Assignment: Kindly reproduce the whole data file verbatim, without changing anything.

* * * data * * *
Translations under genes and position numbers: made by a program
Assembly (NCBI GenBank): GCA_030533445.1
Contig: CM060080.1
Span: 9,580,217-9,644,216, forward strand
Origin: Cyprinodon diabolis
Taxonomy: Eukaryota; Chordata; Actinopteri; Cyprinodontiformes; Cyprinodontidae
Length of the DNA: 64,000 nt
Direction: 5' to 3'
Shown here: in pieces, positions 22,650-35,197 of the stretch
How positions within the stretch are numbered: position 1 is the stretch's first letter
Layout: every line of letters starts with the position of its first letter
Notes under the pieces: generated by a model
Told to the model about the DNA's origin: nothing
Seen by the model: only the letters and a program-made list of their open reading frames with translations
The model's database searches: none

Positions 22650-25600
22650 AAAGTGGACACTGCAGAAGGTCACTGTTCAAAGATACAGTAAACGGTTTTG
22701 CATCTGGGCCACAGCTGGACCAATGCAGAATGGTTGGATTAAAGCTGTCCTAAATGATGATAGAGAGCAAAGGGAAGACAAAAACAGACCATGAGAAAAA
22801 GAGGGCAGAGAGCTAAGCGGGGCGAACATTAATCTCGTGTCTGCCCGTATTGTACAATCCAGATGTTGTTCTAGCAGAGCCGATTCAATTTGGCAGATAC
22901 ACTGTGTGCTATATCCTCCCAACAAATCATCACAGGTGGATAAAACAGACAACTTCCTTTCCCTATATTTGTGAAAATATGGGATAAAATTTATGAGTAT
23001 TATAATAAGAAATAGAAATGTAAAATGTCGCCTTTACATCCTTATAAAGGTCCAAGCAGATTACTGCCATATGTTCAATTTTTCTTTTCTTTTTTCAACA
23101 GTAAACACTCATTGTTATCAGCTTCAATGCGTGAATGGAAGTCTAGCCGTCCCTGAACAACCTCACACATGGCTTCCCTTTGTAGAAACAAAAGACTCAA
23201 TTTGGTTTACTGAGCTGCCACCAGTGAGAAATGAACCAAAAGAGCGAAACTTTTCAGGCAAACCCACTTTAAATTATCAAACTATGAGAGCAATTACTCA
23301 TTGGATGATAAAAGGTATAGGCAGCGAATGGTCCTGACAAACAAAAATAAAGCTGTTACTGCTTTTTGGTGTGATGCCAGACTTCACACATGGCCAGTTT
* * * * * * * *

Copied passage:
Translations under genes and position numbers: made by a program
Assembly (NCBI GenBank): GCA_030533445.1
Contig: CM060080.1
Span: 9,580,217-9,644,216, forward strand
Origin: Cyprinodon diabolis
Taxonomy: Eukaryota; Chordata; Actinopteri; Cyprinodontiformes; Cyprinodontidae
Length of the DNA: 64,000 nt
Direction: 5' to 3'
Shown here: in pieces, positions 22,650-35,197 of the stretch
How positions within the stretch are numbered: position 1 is the stretch's first letter
Layout: every line of letters starts with the position of its first letter
Notes under the pieces: generated by a model
Told to the model about the DNA's origin: nothing
Seen by the model: only the letters and a program-made list of their open reading frames with translations
The model's database searches: none

Positions 22650-25600
22650 AAAGTGGACACTGCAGAAGGTCACTGTTCAAAGATACAGTAAACGGTTTTG
22701 CATCTGGGCCACAGCTGGACCAATGCAGAATGGTTGGATTAAAGCTGTCCTAAATGATGATAGAGAGCAAAGGGAAGACAAAAACAGACCATGAGAAAAA
22801 GAGGGCAGAGAGCTAAGCGGGGCGAACATTAATCTCGTGTCTGCCCGTATTGTACAATCCAGATGTTGTTCTAGCAGAGCCGATTCAATTTGGCAGATAC
22901 ACTGTGTGCTATATCCTCCCAACAAATCATCACAGGTGGATAAAACAGACAACTTCCTTTCCCTATATTTGTGAAAATATGGGATAAAATTTATGAGTAT
23001 TATAATAAGAAATAGAAATGTAAAATGTCGCCTTTACATCCTTATAAAGGTCCAAGCAGATTACTGCCATATGTTCAATTTTTCTTTTCTTTTTTCAACA
23101 GTAAACACTCATTGTTATCAGCTTCAATGCGTGAATGGAAGTCTAGCCGTCCCTGAACAACCTCACACATGGCTTCCCTTTGTAGAAACAAAAGACTCAA
23201 TTTGGTTTACTGAGCTGCCACCAGTGAGAAATGAACCAAAAGAGCGAAACTTTTCAGGCAAACCCACTTTAAATTATCAAACTATGAGAGCAATTACTCA
23301 TTGGATGATAAAAGGTATAGGCAGCGAATGGTCCTGACAAACAAAAATAAAGCTGTTACTGCTTTTTGGTGTGATGCCAGACTTCACACATGGCCAGTTT